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Dementia Friendly

Many of us fear dementia, as it’s not a well understood illness. It should be talked about in the workplace, schools and communities to help improve the lives of people living with dementia. Many people living with dementia report feeling cut off from friends and their community. How can you help?


What is dementia?

A set of symptoms that may include memory loss and difficulties with thinking, problem-solving or language and may include mood changes. Dementia is caused when the brain is damaged by diseases, such as Alzheimer’s disease or a series of strokes.

Think of the children

Parents find it hard explain to children, when family or friends are suffering from dementia. It’s natural to protect children, but being honest about dementia helps for 3 reasons:

  1. Finding relief, knowing that the person’s behaviour is part of their dementia and is not directed at them.
  2. Building trust, otherwise they may see you as someone withholding the truth.
  3. Learning valuable skills about dealing with distressing situations and managing emotions.

Given their age, tailor your discussion accordingly and ensure they can ask questions and share their feelings.

Let’s talk dementia

Find ways to involve your children in caring for the person with dementia, or just allow them to spend time with the person. Here are some simple rules:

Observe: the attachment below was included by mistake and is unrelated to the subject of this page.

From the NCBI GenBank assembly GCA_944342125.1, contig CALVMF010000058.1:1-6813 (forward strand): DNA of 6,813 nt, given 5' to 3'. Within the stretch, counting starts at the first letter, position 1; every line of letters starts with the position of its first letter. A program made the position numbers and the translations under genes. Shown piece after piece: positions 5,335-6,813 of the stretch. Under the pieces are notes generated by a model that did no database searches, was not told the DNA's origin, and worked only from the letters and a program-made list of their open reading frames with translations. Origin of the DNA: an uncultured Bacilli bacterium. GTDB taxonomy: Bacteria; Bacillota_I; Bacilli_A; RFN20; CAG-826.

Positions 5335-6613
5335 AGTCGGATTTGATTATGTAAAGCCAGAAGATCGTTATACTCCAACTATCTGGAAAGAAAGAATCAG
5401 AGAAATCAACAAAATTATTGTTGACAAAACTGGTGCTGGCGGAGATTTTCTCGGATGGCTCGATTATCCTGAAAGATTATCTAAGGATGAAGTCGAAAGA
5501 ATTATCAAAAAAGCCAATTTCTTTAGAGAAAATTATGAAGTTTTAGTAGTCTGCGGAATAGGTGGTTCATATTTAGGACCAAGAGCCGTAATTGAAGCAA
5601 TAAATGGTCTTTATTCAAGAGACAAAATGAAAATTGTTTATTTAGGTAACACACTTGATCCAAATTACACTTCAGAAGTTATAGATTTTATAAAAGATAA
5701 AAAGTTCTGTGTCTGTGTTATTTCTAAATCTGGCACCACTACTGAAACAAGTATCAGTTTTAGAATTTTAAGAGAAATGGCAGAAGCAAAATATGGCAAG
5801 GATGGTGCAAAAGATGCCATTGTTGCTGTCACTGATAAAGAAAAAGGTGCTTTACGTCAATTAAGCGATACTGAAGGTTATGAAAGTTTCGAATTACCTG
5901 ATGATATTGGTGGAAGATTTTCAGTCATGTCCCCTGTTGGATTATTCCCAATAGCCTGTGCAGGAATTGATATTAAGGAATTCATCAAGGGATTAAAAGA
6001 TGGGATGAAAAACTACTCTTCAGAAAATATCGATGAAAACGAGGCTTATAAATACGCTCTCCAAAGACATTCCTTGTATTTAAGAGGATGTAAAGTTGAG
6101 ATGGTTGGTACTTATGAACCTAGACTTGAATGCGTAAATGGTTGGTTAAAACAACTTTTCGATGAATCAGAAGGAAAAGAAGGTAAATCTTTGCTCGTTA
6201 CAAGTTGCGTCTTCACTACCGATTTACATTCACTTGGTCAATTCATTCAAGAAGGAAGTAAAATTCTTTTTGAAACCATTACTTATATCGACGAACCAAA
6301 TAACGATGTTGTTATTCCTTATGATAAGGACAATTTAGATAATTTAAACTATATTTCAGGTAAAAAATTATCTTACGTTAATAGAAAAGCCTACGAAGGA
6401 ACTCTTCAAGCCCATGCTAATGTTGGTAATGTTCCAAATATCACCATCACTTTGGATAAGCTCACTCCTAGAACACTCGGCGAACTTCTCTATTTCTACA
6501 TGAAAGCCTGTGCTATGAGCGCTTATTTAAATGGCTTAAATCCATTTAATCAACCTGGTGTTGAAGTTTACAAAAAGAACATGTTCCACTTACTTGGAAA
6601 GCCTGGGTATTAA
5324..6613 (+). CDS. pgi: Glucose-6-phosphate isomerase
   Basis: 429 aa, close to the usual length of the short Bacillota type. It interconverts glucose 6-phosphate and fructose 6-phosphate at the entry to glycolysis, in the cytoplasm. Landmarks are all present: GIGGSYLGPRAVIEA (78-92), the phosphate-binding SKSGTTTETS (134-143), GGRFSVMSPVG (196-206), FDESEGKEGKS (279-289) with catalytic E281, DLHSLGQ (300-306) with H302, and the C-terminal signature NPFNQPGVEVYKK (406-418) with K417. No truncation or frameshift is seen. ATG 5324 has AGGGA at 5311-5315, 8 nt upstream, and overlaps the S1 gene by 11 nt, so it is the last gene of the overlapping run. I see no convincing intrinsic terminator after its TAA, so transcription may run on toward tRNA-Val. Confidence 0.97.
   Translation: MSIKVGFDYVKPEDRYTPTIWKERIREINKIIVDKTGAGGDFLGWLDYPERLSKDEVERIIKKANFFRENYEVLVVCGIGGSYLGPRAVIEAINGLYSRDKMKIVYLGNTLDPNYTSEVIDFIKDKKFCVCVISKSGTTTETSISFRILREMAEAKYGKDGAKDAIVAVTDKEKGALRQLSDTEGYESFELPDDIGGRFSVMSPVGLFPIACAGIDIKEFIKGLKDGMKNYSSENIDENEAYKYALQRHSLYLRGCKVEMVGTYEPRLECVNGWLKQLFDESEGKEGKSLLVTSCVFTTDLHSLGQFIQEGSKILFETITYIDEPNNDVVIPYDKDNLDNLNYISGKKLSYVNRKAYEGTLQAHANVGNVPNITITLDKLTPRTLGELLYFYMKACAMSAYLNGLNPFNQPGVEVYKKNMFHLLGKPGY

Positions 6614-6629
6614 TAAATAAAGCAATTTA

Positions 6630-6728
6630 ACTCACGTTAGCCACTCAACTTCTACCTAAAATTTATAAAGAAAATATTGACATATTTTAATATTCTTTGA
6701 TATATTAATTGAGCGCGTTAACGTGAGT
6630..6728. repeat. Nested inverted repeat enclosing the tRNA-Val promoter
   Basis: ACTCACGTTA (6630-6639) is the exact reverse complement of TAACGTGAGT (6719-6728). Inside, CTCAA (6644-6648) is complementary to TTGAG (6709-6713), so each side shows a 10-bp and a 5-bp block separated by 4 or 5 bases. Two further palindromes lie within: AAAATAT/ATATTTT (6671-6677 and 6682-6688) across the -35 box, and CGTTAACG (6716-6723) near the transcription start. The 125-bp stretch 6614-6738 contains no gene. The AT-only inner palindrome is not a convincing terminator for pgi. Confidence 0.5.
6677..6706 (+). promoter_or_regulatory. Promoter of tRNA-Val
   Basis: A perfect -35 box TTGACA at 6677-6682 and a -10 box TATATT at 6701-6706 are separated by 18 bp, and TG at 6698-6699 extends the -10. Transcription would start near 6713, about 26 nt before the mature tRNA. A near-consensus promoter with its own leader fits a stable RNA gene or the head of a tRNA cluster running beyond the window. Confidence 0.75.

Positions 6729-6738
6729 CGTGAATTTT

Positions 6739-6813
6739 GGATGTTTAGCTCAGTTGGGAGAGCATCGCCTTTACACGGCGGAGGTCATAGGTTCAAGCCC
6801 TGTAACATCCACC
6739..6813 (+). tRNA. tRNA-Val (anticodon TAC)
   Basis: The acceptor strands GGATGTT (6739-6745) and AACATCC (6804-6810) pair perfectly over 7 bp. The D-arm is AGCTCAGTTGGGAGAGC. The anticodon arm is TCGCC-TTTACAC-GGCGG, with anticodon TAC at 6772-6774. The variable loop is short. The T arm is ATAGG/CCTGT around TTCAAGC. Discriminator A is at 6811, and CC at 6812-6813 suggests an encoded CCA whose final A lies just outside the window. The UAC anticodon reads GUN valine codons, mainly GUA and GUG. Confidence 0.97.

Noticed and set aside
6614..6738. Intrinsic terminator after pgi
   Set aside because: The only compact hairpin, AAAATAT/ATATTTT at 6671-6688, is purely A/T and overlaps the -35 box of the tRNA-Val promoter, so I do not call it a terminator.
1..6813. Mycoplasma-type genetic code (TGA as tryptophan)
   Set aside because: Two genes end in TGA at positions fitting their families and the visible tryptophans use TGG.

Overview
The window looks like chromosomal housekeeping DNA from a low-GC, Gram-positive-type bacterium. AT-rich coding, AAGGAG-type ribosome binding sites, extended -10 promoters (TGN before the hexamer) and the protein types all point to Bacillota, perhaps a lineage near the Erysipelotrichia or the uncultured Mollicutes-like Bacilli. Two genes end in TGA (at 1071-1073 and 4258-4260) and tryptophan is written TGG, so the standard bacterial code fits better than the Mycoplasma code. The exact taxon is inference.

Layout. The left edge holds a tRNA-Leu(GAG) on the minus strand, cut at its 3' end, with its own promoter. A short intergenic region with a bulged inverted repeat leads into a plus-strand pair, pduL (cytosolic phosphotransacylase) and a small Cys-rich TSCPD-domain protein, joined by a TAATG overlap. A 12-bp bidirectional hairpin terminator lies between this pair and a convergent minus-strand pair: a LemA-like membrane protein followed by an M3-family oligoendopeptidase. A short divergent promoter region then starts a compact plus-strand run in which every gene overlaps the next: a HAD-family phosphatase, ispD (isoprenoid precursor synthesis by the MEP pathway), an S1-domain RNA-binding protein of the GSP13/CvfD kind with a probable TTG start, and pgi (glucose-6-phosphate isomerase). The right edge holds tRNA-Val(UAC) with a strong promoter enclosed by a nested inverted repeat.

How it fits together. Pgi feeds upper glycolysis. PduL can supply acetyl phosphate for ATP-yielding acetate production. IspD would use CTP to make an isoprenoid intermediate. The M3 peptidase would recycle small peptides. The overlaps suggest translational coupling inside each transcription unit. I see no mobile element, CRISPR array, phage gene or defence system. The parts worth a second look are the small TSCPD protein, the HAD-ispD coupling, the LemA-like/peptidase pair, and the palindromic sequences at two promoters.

• Let your children know that being with the person with dementia and showing them love is the most important thing.
  • Ensure that the activities with the dementia person are fun for your children.
  • Talk about the person’s life and interests and show your children photographs and mementos.
  • Take photographs of your children with the person to remember the good times.
  • Don’t leave your child in charge, unless you are sure that they will be able to cope.
  • Talk to your children afterwards if the person with dementia became upset or confused, to help your them understand why this happened.

If the person with dementia has received an early diagnosis, they may be able to talk about their dementia with your children, as it’s a good way of reducing fear and maintaining a positive relationship.

ChildMax pays your take home salary while you’re on 12 months’ unpaid leave looking after a sick child. Once agreed, ChildMax pays your claim within 30 days and you can choose to return to work on a part- time or other basis.

Visit at or call the UK call centre 0333 323 0098 for more information.


Date: 18 November 2019 by Max Robinson